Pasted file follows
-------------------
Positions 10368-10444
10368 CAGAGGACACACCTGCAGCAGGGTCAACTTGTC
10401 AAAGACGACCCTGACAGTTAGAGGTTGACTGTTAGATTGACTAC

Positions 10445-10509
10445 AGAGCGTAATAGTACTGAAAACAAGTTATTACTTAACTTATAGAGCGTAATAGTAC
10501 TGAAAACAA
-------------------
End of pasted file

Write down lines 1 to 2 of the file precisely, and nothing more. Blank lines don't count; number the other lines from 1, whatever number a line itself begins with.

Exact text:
Positions 10368-10444
10368 CAGAGGACACACCTGCAGCAGGGTCAACTTGTC